There are many reasons to eat leafy green veggies, especially for gut health. Good source of dietary fibre, vitamins and minerals. Also contains sugar sulfoquinovose which is used as an energy source by good gut bacteria. IDEAS: Use baby spinach leaves and rocket in your salads instead of regular lettuce. Enjoy spinach or kale as a side to protein. Make wraps with collard green leaves. Add spinach or kale to your soups, stir fries or smoothies.
Lemons help aid digestion and keep things moving through smoothly. Also great for alkalising and detoxifying the body. IDEAS: Enjoy a cup of warm water and lemon juice first thing in the morning (add a little lemon pulp to your cup too) to kickstart your digestion. Instead of processed salad dressings, dress your salad with fresh lemon juice, olive oil and salt.
Rich in dietary fibre and phytochemical compounds, with antioxidant and anti-inflammatory properties. Serves as food (prebiotics) for 'good' bacteria in the gut. Enjoy raw nuts like walnuts, almonds and hazelnuts. Enjoy seeds like flaxseeds and chia seeds. IDEAS: Sprinkle raw nuts and seeds over your breakfasts and salads. Enjoy as tasty nutritious snacks.
Healthy fats like extra virgin olive oil are great for the gut. EVOO is an amazing anti-inflammatory agent with many health benefits. It also contains polyphenols which serve as food for the good bacteria in your gut. IDEAS: Dress your salads with EVOO, salt and fresh lemon juice. Steam or bake your veggies and dress them in EVOO. Enjoy freshly sliced tomatoes on whole rye toast with a splash of EVOO and seasoned with salt and pepper.
Fermented foods are wonderful for the gut. Sauerkraut is fermented cabbage and contains a lot of healthy gut bacteria for your gut. It's highly nutritious, with many health benefits even beyond the gut. IDEAS: Eat a tablespoon of sauerkraut daily to support your gut. Enjoy sauerkraut as a side to protein. Add sauerkraut to your sandwiches for some tang.
Seaweed is an excellent source of dietary fibre which promotes gut health. Also a great source of vitamins, minerals and powerful antioxidants. Examples: Sea lettuce, kelp, wakame, nori and spirulina. NB: Be sure to only buy quality seaweed - look at the ingredients list. IDEAS: Add spirulina to your morning smoothie. Snack on nori. Make a Japanese-inspired salad with seaweed and vinegar. Add seaweed to soups.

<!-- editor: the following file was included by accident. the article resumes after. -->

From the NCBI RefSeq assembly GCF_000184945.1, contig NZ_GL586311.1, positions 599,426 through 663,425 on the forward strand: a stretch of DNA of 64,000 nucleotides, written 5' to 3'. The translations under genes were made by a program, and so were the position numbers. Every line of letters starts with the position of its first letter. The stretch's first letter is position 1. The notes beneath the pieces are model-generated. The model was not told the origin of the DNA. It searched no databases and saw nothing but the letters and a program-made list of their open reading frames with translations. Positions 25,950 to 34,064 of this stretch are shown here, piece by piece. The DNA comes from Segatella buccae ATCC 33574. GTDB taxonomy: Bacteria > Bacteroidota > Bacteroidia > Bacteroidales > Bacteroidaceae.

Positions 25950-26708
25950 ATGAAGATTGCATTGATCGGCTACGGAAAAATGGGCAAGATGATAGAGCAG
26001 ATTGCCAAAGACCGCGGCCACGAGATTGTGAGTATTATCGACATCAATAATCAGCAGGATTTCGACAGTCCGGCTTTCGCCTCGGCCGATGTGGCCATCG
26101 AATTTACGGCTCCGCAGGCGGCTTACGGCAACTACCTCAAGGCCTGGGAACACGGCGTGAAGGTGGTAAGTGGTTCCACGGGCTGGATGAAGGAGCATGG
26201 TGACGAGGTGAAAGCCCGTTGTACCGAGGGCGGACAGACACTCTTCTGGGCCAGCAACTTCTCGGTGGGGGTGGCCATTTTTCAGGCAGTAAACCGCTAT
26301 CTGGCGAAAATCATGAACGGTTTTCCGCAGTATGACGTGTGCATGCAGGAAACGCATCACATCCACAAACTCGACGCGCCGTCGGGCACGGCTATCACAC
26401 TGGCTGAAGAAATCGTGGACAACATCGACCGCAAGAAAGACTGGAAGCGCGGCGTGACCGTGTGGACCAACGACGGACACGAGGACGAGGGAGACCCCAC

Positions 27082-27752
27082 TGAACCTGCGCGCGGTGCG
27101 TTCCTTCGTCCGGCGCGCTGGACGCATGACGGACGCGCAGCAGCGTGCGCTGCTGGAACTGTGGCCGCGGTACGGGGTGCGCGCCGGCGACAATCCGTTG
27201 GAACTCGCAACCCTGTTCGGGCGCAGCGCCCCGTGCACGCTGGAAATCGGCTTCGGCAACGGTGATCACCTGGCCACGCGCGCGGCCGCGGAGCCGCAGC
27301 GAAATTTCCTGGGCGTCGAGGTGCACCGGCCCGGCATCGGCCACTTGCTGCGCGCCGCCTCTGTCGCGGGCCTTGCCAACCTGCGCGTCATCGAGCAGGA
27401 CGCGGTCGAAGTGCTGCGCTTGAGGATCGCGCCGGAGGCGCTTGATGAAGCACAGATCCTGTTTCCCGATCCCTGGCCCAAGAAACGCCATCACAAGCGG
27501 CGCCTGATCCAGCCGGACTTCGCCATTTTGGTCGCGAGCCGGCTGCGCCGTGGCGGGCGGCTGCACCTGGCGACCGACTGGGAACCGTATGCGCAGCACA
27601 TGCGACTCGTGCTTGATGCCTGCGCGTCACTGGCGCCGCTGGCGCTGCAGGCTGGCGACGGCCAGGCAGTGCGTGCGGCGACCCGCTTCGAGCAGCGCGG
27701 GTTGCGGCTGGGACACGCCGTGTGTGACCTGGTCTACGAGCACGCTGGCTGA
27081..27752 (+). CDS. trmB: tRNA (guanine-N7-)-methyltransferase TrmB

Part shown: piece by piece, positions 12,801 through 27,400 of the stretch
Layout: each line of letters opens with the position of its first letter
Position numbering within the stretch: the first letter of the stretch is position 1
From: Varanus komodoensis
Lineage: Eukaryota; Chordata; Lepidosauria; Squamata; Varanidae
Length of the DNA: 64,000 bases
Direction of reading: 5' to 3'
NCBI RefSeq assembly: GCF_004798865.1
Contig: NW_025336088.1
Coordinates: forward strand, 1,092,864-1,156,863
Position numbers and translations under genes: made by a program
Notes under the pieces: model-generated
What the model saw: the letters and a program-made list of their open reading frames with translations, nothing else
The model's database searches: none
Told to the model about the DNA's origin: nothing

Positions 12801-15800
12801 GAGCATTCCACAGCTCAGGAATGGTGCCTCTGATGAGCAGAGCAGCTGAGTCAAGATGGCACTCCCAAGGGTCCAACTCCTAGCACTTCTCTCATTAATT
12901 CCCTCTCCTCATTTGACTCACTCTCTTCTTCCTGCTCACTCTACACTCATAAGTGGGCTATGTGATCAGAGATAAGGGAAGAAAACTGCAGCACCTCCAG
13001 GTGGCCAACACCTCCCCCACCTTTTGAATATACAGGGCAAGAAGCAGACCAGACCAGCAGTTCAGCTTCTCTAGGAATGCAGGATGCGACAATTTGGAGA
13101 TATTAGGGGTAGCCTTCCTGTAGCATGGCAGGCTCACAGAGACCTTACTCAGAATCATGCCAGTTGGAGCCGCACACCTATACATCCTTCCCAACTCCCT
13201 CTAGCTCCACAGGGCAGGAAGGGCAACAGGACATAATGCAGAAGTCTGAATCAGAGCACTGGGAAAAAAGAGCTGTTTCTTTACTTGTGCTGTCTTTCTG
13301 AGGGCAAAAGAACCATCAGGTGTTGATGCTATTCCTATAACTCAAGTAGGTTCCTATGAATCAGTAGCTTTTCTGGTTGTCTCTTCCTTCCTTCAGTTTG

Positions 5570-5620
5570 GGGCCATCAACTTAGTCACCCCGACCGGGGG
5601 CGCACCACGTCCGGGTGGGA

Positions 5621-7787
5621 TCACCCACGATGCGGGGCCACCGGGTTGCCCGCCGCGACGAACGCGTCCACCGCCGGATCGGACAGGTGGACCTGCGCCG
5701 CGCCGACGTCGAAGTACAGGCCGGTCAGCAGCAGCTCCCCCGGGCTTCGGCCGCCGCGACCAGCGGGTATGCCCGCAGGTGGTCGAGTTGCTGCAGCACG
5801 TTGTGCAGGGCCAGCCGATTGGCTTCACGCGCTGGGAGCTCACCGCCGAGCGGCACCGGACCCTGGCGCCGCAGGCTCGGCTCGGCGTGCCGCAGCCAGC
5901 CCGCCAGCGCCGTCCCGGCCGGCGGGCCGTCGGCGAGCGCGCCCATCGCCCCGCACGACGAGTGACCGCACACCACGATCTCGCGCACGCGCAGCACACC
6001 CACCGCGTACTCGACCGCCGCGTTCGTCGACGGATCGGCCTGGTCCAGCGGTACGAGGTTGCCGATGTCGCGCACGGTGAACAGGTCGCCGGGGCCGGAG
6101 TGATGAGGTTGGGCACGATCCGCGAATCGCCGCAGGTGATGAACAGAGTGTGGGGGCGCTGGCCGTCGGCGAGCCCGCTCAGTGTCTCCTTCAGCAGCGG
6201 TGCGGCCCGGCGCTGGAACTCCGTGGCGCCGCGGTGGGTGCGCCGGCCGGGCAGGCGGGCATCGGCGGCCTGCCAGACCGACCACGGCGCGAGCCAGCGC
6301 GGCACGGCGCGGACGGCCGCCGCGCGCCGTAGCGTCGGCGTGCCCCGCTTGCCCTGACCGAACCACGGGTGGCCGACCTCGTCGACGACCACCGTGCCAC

Whole fruits are rich in dietary fibre that serves as food (prebiotics) for good bacteria in your gut. Whole fruits also contain many essential vitamins, minerals and powerful antioxidants. Berries, apples and bananas are some of the most beneficial. IDEAS: Enjoy a whole fruit, like a banana or an apple, every morning for breakfast. Add frozen berries to your smoothies. If you're hungry between breakfast and lunch, enjoy a whole fruit as a snack. Enjoy berries and coconut milk as a healthy dessert.
Rich in dietary fibre that serves as food (prebiotics) for health bacteria in your gut. When broken down by these bacteria, they form short-chain fatty acids (SCFAs) which help maintain a strong intestinal wall. Examples: brown rice, whole grain rye bread, millet, buckwheat and quinoa (actually a seed, but eaten like a grain). IDEAS: Enjoy whole grain rye toast or oats for breakfast. Eat brown rice instead of white rice. Add quinoa to stews, stir fries, and soups.
Whole vegetables are rich in dietary fibre that serves as food (prebiotics) for the healthy bacteria in your gut. They are also packed with vitamins, minerals and powerful antioxidants. Some of the best include green leafy veggies, broccoli, asparagus and Jerusalem artichokes. IDEAS: Include vegetables with every lunch and dinner. Snack on raw carrots and celery dipped in homemade hummus. Enjoy easy-to-make pureed veggies soups for dinner (like pea and basil soup)
Ready to start eating for the gut?
I hope this post has inspired you to support your gut health by eating more of the foods that nourish its wellbeing. Try adding one of them to your diet and see how you feel. I have a lot of fun trying new and different foods regularly, which makes eating more interesting, and I hope to inspire you to do the same. Remember, food is medicine, and you can transform the way you feel just through what you choose to eat. Happy eating!
Also, if you have some extra foods to add, please do so in the comments! 🙂